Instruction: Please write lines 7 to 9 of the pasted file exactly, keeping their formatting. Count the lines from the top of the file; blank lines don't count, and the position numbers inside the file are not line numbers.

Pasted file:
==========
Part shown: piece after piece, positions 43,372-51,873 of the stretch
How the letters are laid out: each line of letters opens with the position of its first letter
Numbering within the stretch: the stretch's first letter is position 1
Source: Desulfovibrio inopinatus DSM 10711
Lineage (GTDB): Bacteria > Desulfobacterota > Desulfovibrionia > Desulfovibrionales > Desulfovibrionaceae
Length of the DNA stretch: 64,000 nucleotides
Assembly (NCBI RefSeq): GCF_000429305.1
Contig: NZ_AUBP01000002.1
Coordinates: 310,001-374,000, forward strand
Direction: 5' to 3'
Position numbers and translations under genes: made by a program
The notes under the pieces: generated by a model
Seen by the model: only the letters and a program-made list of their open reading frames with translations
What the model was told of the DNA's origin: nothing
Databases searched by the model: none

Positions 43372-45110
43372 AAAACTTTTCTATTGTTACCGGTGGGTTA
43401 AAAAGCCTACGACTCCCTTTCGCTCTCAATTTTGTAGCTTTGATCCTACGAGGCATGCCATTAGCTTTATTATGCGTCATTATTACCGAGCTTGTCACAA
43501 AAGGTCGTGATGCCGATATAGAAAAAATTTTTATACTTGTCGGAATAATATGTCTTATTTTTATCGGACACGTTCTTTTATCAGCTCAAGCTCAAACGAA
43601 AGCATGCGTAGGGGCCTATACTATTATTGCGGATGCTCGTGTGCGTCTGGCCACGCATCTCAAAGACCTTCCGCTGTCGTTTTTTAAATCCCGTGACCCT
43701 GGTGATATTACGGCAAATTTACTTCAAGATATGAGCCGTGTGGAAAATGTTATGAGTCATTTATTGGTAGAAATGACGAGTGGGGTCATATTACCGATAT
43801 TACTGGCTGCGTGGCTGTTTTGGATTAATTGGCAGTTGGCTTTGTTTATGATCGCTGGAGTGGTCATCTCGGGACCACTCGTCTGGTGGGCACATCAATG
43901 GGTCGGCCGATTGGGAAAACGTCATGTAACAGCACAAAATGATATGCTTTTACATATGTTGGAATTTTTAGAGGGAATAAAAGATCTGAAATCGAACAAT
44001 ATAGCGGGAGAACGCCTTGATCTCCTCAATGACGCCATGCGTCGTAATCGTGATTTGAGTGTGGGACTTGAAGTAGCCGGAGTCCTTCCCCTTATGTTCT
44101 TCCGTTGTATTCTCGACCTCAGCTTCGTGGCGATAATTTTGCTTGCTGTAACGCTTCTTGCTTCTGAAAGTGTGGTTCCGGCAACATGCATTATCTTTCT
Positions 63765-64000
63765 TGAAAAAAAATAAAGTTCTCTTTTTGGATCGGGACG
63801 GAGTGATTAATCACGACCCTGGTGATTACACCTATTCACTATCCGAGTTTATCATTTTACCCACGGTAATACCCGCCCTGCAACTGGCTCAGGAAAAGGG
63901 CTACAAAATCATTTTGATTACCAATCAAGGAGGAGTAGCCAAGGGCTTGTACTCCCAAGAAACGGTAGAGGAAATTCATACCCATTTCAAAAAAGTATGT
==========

Assembly (NCBI RefSeq): GCF_000429305.1
Contig: NZ_AUBP01000002.1
Coordinates: 310,001-374,000, forward strand